Formel frivillighed og uformel hjælp. To forskellige former for civilt engagement?

  • Jonathan Hermansen
  • Thomas P. Boje

Abstract

Formel frivillighed og uformel hjælp er begge kategorier under fællesbetegnelsen civilt engagement. Der er tale om begreber, der i de senere år har fået en stadig større opmærksomhed, men som det dog alligevel har været svært at afgrænse. Denne artikels formål er at belyse, hvordan sociale ressourcer og netværk indvirker på folks deltagelse i frivilligt arbejde. Der er tale om en analyse af Danmark anno 2012. Et vigtigt resultat i den empiriske analyse er, at der ikke er den store forskel på personer, der er aktive i enten formel frivillighed eller uformel hjælp, men forskellen er nok større i forhold til personer, der ikke er frivillige. Socialisering spiller dog en væsentlig rolle. Personer, der er vokset op med frivillighed, er mere tilbøjelige til at udføre formel frivillighed end andre. For dem, som udfører uformel hjælp, har tradition for frivillighed mindre betydning. Her er det primært styrken af de tætte sociale netværk, som er afgørende. Den gruppe, som adskiller sig mest fra de inaktive, er gruppen, der udfører begge former for frivillighed. Gruppen af dobbeltengagerede er kendetegnet ved at have flere ressourcer, stærkere sociale netværk, mere tillid til andre personer og dedikere meget tid til frivillighed. De har med andre ord meget social kapital. ENGELSK ABSTRACT: Jonathan Hermansen and Thomas P. Boje: Formal Volunteering and Informal Help. Two Different Forms of Civil Engagement? Formal volunteering and informal help are both examples of civic engagement. They are concepts, which have received increasing attention in recent years. The aim of this article is to analyze how social resources and networks affect the propensity to undertake formal volunteering and informal help. The data is from a survey of volunteering in Denmark from 2012. An important result of the empirical analysis is that there is little difference between the people who are engaged in formal volunteer work or informal help, but there is a difference between them and those people who are not active. Socialization, however, plays a significant role. People, who grew up with volunteering as a family tradition, are more likely to engage in formal volunteering. In contrast, a tradition of volunteering does not have significant impact on whether you informally help others. Rather, it appears that the strength of the close social networks (”bonding social capital”) is crucial for informal helping. People engaged in both types of civic engagement differ remarkably from the group that is not active in any type of volunteering. People engaged in both types of civic engagement possess more social resources and stronger social networks. They have more trust in other people and they spend much time volunteering. That is, this group has much ”social capital”. Keywords: civic engagement, civil society, formal volunteering, informal help, social capital.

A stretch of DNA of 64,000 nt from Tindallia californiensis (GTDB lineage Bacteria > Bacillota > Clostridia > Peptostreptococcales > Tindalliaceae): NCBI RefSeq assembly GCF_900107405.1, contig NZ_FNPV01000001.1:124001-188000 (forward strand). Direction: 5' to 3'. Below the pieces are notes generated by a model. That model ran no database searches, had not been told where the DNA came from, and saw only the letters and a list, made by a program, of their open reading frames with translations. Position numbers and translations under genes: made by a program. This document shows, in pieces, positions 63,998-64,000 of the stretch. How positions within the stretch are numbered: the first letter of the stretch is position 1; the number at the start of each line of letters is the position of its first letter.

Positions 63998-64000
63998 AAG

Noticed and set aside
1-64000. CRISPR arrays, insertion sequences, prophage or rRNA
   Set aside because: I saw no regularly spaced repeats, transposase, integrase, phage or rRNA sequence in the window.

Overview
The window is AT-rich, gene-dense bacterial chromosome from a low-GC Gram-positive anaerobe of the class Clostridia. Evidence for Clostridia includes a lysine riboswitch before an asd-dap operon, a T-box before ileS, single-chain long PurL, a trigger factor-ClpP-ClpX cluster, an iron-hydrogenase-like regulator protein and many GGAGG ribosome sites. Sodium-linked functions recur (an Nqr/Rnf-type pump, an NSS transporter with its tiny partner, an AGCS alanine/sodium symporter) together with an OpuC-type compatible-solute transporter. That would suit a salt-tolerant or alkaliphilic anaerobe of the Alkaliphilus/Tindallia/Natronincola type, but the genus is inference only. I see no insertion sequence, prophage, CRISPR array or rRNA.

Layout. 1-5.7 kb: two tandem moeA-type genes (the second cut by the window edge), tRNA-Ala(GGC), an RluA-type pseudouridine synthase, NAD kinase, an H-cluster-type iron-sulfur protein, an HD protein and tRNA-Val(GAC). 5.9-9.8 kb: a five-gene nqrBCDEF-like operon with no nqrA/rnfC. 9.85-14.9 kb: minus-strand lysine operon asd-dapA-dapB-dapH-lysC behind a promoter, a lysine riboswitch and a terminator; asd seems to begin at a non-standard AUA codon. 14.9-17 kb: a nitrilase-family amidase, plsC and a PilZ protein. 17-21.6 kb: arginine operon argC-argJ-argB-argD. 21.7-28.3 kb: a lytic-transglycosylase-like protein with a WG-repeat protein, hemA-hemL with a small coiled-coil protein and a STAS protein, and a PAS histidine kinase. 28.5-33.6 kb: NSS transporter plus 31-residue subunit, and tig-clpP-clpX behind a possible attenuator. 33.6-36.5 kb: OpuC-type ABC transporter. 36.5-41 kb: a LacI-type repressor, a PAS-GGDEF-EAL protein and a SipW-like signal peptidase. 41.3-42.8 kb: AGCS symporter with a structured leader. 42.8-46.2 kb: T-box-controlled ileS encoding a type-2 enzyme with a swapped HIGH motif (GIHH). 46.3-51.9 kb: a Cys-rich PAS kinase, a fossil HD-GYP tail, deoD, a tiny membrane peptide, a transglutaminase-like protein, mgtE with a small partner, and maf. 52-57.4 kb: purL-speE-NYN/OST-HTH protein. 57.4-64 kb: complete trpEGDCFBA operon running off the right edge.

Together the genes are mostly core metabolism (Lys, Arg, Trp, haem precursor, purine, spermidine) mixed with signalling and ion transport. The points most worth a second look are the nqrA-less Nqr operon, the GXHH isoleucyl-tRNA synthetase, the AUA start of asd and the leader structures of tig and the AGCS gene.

Published
2015-05-30